The Bloomsbury edition is priced for special collections and scholars of Renaissance art and theology, but this book and its thesis, in which Baldung could be interchanged with so many others, should reach a larger audience, since it addresses the single most important issue in global civilisation. Because all young girls should know what to expect in opposition to their expectations and dreams, a graphic novel about the artist, his wife and daughter, what must have been a household in a religious petri dish, would be educating and empowering, because young women today, with their depillitated genitals and faux eyebrows are still conditioned by advertising as powerful as the religious art of the Counter-Reformation with its hysterical overtures to the disaffected.
Owens, a professor at the Victoria College of Art, is an art historian and a commentator on contemporary feminist politics, a discipline that informs between the lines in this book. Sadly, we are being controlled by a different iteration of the same old narrative, and recent events prove that nothing has changed about the perception of women as dangerous vessels of corruption.
Witness the persecution of crone stereotype of the before mentioned Hillary Clinton, female political candidate brought down by old allegations of child sacrifice amid gas lit cries of witch-hunt from her venal opposition. Witness the so-called catfight between Royal Duchesses and members of the American Legislature. That is enough to intimidate any girl from exercising her human right to lead. Clinton et al., the twenty-first century bitches and witches being interchangeable, prove to a generation of young women that social healing is dangerous business, maybe better left to crones who are dismissed by the post generational agents of Baldung as “crazy old ladies,” than the mad maidens of American witch hunts:
The ubiquitous tropes of basilisk, menstrual venom, the magic mirror, the Venomous Virgin, Poisonous Maid or Poison Damsel spread ideas about the “evil eye” in multiple media and are actually concomitant icons, unified in their narrative inception in the lore of Aristotle and Alexander.
We only have to look twice at the illustrations Owens has selected from Baldung’s oeuvre to see the manipulation of classical conventions that supports his inference of a subverted world order, gothic figures reconfigured in chiaroscuro, early Mannerism, Mother Trees transplanted into a fallen garden of phalluses, all her fault, of course, the visual representation of the Roman whore’s seductive puttanesca, pasta with the unmistakable stench of sex: capers, anchovies, garlic, and olives.
Years ago, when we sat in the honey-scented garden of the metaphysical poet and medical doctor Henry Vaughan’s aristocratic mother, who was, like all country women of her class, responsible for dispensing herbal cures and advice to tenant farmers, we felt in the perennials and the wind that blew them, the persistent breath of the goddess of healing. In that garden, we experienced mother and son, both healers, he officially, the fragility of life and the endurance of the garden. This writer was reminded that her own twentieth century father forbade her the practice of medicine and that Vaughan’s mother was known as A Lady, one whose position in her garden of earthly delights was tenuous:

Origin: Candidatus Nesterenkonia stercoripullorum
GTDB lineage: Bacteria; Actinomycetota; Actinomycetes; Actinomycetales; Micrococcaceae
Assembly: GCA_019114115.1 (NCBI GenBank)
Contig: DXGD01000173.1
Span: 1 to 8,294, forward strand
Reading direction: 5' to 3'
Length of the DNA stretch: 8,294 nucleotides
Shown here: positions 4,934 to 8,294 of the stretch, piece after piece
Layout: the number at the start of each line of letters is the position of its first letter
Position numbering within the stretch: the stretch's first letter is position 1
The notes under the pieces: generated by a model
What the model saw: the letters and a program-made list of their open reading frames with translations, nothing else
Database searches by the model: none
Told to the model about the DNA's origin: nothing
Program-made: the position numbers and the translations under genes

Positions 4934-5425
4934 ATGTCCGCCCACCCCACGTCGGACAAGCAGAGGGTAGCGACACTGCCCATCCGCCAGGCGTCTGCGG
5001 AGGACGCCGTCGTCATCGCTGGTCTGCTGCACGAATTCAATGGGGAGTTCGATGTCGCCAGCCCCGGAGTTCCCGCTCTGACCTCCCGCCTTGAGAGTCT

How fresh, O Lord, how sweet and clean
Are thy returns! Ev’n as the flowers in spring.
The irony of the persistent regeneration of Vaughan’s living apothecary shop and the shibboleths that turned medicine women into evil witches and artists whose mandate was to turn voluptuary figures into heinous creatures, is still deeply felt. Baldung, Owens writes, “unfolds his emblematic, visual parables, to position Woman as Witch, as the inescapable sexual ‘flaw’ by which the self-consciously fallen, helplessly victimized mortal man is compromised, ensnared and brought low as a sort of negative romance.”
Abject Eroticism in Northern Renaissance Art is scholarly in nature but its truths are passionately exploded as the gestalt of ongoing discrimination illuminates every passage. The familiar rebounds in social behaviour and private grief. As every fiction writer using the phenomenal world as resource learns, there is one original story and that is the story of Adam and Eve, concocted no doubt by a man in the name of a male God reflecting on his own Aristotelian insecurities. Owens makes sure we know that as the Latin question arises. Quid nunc? With all this radiant evidence, what do we do next? How do we protect our children from the mistakes of the past as we are once again expelled from the garden of Good and Evil, a planet ruined by patriarchy and greed?
Linda Rogers, the first public relations chair of the Status of Women Co-ordinating Committee, is a Canadian People’s Poet and author of poetry, fiction, song lyrics, literary criticism and children’s books. She is the current winner of the Carter Vanderbilt Cooper Short Fiction Award and the Gwendolyn MacEwen Poetry Prize. She is about to publish, under the imprint Studio 123, Mother, the Verb, The Swan Sister Treasure Book, a collection of art and literature by activist women, to which Owens has contributed a performance piece about the martyrdom of Jezebel. Editor’s note: Linda Rogers has also reviewed books by Junie Désil, Rob Taylor, Andrea Actis, Grace Lau, Janet Gallant & Sharon Thesen, Philip Resnick, Celeste Nazeli Snowber, Patrick Friesen, Stephen Collis, and Colin Browne; Heidi Greco, Liv Albert, Amanda Hale (Mad Hatter), Howard White, Eufemia Fantetti, Patricia Demers, and Amanda Hale (Angela of the Stones) for The Ormsby Review. Her book Crow Jazz (Mother Tongue Publishing, 2018) was reviewed by Paul Headrick.